Seminar

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Weekly Lunch Seminars / Thursday Seminars - an open seminar for all

Greenland Ice Sheet mass balance and climate interactions

Speaker: 
Prof. Edward Hanna
Affiliation: 
School of Geography and Lincoln Centre for Water and Planetary Health, College of Science, University of Lincoln, UK
Seminar Date: 
30. August 2018 - 12:30 - 13:15

The rate of mass loss from the Greenland Ice Sheet (GrIS) has tripled over the last 20 years, reflecting strong climate warming over the region. Here I will present a review of some of the Greenland mass-balance evaluations that I have been involved with over the last 15 years. We will also review other recent estimates of GrIS mass change, including some very recent observational updates from satellite data, noting the impacts on global sea-level rise.

Arctic Amplification and mid-latitude extreme weather

Speaker: 
Prof. Edward Hanna
Affiliation: 
School of Geography and Lincoln Centre for Water and Planetary Health, College of Science, University of Lincoln, UK
Seminar Date: 
29. August 2018 - 11:15 - 12:00

Recently there has been a significant increase in some types of extreme weather over the UK and other northern mid-latitudes: for example winters 2013/14 & 2015/16 in the UK were exceptionally mild, wet and stormy, while large parts of winters 2009/10 and 2010-11 were unusually cold and had record deep snows. Snowmageddon hit the eastern seaboard of the USA in the last few winters. Meanwhile several recent summers, most notably 2007 and 2012, experienced record UK rainfall and widespread flooding.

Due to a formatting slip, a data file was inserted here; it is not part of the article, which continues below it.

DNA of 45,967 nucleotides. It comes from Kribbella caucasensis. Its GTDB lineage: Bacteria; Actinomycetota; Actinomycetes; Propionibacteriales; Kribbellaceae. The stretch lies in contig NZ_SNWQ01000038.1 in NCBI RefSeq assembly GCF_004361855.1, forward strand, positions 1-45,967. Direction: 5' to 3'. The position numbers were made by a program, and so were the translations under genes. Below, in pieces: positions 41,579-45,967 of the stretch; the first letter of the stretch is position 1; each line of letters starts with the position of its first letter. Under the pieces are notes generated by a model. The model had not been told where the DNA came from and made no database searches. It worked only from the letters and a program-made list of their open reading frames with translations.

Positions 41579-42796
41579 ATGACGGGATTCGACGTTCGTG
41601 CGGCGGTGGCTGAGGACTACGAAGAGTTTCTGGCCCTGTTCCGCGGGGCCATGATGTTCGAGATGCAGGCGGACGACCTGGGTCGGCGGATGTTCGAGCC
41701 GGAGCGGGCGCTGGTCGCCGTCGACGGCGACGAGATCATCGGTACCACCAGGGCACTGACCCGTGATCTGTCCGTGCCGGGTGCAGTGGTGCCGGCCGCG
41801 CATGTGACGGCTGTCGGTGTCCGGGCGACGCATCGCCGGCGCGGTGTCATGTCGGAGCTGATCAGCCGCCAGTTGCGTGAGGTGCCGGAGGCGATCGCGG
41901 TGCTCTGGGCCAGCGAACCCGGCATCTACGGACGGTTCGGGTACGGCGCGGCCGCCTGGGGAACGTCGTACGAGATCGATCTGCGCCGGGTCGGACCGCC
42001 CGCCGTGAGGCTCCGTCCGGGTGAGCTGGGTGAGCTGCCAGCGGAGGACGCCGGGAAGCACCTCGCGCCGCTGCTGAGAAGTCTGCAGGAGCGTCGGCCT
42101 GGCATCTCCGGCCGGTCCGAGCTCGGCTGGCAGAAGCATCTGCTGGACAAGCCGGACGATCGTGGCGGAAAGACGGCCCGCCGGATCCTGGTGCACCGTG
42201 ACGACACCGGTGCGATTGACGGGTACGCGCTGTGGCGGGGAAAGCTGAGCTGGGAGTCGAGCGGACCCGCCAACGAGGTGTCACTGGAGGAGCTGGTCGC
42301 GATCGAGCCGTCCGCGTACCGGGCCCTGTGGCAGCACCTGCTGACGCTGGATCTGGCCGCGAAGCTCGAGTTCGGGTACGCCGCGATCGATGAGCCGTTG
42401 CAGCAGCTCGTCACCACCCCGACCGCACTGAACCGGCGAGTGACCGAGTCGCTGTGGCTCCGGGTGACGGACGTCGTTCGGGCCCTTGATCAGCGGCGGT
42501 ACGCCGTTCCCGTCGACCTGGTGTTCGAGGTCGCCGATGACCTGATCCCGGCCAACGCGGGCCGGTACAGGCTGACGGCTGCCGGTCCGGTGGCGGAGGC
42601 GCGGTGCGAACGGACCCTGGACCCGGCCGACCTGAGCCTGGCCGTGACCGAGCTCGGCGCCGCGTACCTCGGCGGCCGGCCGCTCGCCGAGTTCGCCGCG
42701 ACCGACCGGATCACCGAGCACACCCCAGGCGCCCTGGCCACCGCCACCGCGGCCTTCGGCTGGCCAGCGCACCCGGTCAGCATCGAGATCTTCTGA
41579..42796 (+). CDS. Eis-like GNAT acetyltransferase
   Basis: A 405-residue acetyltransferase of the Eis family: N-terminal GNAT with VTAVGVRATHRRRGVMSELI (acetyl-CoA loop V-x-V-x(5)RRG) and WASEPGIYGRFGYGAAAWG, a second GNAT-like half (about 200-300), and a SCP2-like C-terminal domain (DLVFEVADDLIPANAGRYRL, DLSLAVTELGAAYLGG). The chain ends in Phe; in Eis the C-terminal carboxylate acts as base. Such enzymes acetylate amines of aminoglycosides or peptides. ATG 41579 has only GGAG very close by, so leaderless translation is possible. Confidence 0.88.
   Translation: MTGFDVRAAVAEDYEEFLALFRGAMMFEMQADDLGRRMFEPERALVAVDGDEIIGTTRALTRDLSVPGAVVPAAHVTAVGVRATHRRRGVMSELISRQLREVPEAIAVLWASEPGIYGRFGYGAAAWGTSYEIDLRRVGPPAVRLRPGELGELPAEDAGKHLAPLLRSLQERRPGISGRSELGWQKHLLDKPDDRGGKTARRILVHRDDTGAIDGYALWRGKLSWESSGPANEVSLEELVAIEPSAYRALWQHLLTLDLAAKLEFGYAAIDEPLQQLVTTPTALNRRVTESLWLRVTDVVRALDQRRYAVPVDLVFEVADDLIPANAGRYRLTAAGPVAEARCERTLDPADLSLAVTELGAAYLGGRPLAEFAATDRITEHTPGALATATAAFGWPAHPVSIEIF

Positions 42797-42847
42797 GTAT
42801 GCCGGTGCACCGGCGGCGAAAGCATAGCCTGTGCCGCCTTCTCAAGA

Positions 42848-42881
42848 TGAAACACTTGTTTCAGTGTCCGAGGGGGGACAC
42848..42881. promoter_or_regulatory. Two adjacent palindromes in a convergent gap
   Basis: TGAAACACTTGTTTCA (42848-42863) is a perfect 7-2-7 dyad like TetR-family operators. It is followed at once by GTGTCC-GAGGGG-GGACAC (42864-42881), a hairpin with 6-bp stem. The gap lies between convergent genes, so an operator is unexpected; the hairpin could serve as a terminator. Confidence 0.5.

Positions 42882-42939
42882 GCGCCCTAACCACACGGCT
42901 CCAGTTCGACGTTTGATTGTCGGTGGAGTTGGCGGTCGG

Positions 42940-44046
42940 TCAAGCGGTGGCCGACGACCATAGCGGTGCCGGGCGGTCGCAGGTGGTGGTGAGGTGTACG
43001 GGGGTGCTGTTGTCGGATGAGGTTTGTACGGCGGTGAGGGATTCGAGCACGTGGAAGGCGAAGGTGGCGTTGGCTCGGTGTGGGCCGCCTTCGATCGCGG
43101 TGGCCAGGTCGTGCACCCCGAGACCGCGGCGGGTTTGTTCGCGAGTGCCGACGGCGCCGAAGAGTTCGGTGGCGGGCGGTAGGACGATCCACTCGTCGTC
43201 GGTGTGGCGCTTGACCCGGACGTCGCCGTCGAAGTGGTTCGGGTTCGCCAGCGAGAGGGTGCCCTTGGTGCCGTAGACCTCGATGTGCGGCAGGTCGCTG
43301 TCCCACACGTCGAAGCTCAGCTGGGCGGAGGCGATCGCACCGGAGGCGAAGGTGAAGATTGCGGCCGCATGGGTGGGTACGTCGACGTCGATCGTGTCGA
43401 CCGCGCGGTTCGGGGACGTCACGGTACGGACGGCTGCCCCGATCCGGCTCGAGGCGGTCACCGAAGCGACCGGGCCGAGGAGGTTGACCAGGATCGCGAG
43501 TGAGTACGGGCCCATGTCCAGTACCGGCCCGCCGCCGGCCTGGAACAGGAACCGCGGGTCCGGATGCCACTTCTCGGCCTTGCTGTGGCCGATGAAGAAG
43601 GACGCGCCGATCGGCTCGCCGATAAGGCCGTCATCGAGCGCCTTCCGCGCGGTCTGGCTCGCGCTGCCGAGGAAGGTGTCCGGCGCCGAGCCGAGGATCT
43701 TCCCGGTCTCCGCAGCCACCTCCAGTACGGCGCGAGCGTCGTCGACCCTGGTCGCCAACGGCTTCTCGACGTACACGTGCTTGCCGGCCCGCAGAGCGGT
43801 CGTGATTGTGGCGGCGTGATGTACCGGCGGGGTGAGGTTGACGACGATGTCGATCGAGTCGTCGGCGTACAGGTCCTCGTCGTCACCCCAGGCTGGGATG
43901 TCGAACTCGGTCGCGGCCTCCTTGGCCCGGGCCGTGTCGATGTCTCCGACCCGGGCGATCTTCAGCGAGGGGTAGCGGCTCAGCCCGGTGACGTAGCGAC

Creating a Madden-Julian oscillation (MJO) without convection

Speaker: 
Dr Jun-Ichi Yano
Affiliation: 
Meteo France
Seminar Date: 
12. July 2018 - 12:15 - 13:00

The Madden--Julian oscillation (MJO), a planetary--scale eastward propagating coherent structure with periods of 30--60 days, is a prominent manifestation of intraseasonal variability in the tropical atmosphere.
It is widely presumed that small--scale moist cumulus convection is a critical part of its dynamics.
However, the recent results from high--resolution modeling as well as data analysis suggest that the MJO may be understood by dry dynamics to a leading--order approximation.